* Retail stocks lead the S&P 500 after April sales outlook
* Three of the Dow's five top gainers reach 52-week highs
* Encouraging jobless claims counter weak payroll report
* PC shares slide after firm says PC sales plummeted in Q1
* Dow up 0.4 pct, S&P 500 up 0.4 pct, Nasdaq up 0.1 pct
By Ryan Vlastelica
NEW YORK, April 11 (Reuters) - U.S. stocks rose for a fourth
straight day on Thursday, sending the Dow and the S&P 500 to new
closing highs as positive data on the labor market and an
encouraging retail outlook eased recent concerns about economic
Despite the S&P 500's gain of 11.7 percent this year,
investors have fretted about the pace of recovery, especially
after last week's dramatically weak March payrolls report.
Jobless claims fell far more than expected in the latest
week, dropping to the lower end of the range for the year. In
another sign that the economy might be in better shape than some
recent data had indicated, retail executives and analysts
forecast improved same-store sales in April after mixed results
Several of the S&P 500's top percentage gainers were
retailers, with discount chain Ross Stores up 5.9
percent at $63.80, Victoria's Secret parent L Brands Inc
up 4.3 percent at $50.25, and J.C. Penney Co up 5.5
percent at $14.86. The SPDR S&P retail ETF jumped 2
percent to end at a new closing high of $72.98. The S&P 500
retail index hit a 52-week high at 751.72 and then
eased a bit to end up 1.2 percent at 747.34.
"This data is especially welcome on the heels of last week's
jobs report, and it just adds to the tremendous demand that
there continues to be for equities," said Leo Grohowski, chief
investment officer at BNY Mellon Wealth Management in New York.
"The money that has been waiting for a pullback is running out
Still, the Nasdaq's gains were limited as technology stocks
sold off on an industry report showing shipments of personal
computers had fallen significantly in the first quarter. The S&P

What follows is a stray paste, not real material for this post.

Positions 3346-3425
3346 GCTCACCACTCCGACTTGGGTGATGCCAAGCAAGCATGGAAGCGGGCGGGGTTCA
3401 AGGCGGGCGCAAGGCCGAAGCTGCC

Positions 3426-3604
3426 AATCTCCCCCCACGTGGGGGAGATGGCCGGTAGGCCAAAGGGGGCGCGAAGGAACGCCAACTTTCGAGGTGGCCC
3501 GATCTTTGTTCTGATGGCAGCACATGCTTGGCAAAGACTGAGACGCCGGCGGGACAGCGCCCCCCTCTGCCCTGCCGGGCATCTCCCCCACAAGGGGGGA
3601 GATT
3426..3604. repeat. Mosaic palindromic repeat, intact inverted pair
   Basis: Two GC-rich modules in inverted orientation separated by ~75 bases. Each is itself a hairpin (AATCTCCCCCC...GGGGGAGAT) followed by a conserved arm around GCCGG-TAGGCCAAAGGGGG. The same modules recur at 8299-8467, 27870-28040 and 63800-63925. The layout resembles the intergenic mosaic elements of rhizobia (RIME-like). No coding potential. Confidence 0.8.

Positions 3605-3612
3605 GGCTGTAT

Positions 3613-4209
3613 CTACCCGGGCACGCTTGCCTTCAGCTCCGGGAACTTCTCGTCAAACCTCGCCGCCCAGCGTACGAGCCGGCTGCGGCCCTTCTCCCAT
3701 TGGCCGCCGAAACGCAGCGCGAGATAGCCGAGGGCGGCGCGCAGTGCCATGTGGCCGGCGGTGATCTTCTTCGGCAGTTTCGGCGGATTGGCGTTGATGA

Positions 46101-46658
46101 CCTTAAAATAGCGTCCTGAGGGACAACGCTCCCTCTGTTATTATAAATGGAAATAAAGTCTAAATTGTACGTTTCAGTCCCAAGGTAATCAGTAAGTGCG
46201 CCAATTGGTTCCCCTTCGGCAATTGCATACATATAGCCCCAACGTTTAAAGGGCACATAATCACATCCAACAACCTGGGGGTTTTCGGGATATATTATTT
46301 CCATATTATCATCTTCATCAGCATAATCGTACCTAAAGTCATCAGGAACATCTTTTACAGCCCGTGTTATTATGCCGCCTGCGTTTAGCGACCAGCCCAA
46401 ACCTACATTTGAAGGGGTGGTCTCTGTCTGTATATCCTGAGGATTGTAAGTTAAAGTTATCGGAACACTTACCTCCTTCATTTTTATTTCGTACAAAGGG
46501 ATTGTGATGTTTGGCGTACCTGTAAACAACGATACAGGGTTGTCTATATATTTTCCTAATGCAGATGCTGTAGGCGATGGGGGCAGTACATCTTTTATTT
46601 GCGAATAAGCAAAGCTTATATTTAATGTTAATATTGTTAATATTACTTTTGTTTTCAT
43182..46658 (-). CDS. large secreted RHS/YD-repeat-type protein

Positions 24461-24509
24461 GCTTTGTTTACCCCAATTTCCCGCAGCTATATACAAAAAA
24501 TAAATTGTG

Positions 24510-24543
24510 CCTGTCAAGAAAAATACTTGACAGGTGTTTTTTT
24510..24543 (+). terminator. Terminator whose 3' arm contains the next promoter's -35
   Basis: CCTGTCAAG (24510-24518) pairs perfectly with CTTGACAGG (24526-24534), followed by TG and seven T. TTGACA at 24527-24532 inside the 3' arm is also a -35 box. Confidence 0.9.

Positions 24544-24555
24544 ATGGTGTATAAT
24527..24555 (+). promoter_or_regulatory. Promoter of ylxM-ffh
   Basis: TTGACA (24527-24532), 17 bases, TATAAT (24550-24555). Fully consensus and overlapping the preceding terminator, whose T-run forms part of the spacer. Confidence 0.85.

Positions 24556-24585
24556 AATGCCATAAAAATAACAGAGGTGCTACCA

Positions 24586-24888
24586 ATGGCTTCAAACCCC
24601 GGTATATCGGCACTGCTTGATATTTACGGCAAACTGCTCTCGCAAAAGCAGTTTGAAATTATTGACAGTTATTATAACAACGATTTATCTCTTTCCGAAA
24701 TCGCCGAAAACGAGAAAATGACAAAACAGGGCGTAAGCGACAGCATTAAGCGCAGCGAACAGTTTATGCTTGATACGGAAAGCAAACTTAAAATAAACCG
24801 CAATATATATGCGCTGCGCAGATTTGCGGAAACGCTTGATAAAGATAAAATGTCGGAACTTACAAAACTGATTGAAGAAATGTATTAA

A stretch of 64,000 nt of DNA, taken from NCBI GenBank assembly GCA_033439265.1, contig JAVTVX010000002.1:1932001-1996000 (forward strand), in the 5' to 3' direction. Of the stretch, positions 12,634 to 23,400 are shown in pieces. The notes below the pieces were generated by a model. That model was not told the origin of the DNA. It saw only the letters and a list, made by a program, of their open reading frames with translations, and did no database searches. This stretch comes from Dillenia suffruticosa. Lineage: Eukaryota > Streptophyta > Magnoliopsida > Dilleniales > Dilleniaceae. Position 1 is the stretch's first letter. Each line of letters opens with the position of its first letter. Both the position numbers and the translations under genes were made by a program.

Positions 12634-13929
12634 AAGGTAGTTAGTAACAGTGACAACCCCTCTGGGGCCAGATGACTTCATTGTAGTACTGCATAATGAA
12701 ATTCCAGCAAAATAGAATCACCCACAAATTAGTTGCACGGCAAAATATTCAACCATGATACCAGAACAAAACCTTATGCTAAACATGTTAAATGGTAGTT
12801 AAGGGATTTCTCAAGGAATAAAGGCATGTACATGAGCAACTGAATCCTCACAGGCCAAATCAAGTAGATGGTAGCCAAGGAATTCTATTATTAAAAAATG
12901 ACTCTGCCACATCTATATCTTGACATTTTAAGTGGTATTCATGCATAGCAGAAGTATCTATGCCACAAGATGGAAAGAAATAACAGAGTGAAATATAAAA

information technology sector index slipped 0.5
Hewlett-Packard Co slid 6.5 percent to $20.88 as the
S&P 500's top percentage loser, followed by Microsoft Corp
, down 4.5 percent at $28.94. Microsoft was also hit
after Goldman Sachs downgraded the stock to "sell" from
"neutral," citing "worsening PC trends and a lack of traction in
tablets and smartphones."
Both HP and Microsoft are Dow components, but the index saw
plenty of strength from other members. Three of the blue-chip
average's five biggest gainers - Pfizer Inc, Boeing Co
and Home Depot Inc - all hit new 52-week highs.
The Dow Jones industrial average gained 62.90 points,
or 0.42 percent, to close at 14,865.14. The Standard & Poor's
500 Index rose 5.64 points, or 0.36 percent, to 1,593.37.
The Nasdaq Composite Index edged up 2.90 points, or 0.09
percent, to close at 3,300.16.
All three indexes finished higher for the fourth straight
day. Both the Dow and the S&P 500 reached new all-time intraday
highs in midday trading before ending at new closing highs. The
Dow climbed to an intraday record peak at 14,887.51, while the
S&P 500 set a record session high at 1,597.35.
"It's amazing to me that we're already a few points away
from our mid-year target of 1,600, which had seemed somewhat
aggressive," said Grohowski, who oversees about $179 billion in
client assets. "But there's still skepticism about the market
and tons of cash on the sidelines, which encourages me that the
market can continue to pull higher."
The Dow got its biggest boost from Pfizer, up 2.4
percent at $30.64 after JPMorgan raised its target price on the
U.S. drugmaker's stock to $33 from $32.
Acadia Pharmaceuticals Inc surged 64.4 percent to
$13.10 after the drugmaker said data from an initial late-stage
trial would be sufficient to file for approval for its
experimental antipsychotic drug for Parkinson's disease
patients. Earlier, Acadia's stock touched a session high at
$13.92, its highest since November 2007.
Other economic data showed import prices slipped 0.5 percent
last month, in line with expectations, while export prices fell
0.4 percent, signaling inflation pressure remained tepid and
would allow the Federal Reserve to continue with its current
About 59 percent of New York Stock Exchange-listed shares
closed higher while slightly more Nasdaq-listed shares fell than
rose. About 6.17 billion shares changed hands on the New York
Stock Exchange, the Nasdaq and NYSE MKT, below the daily average
so far this year of about 6.36 billion shares.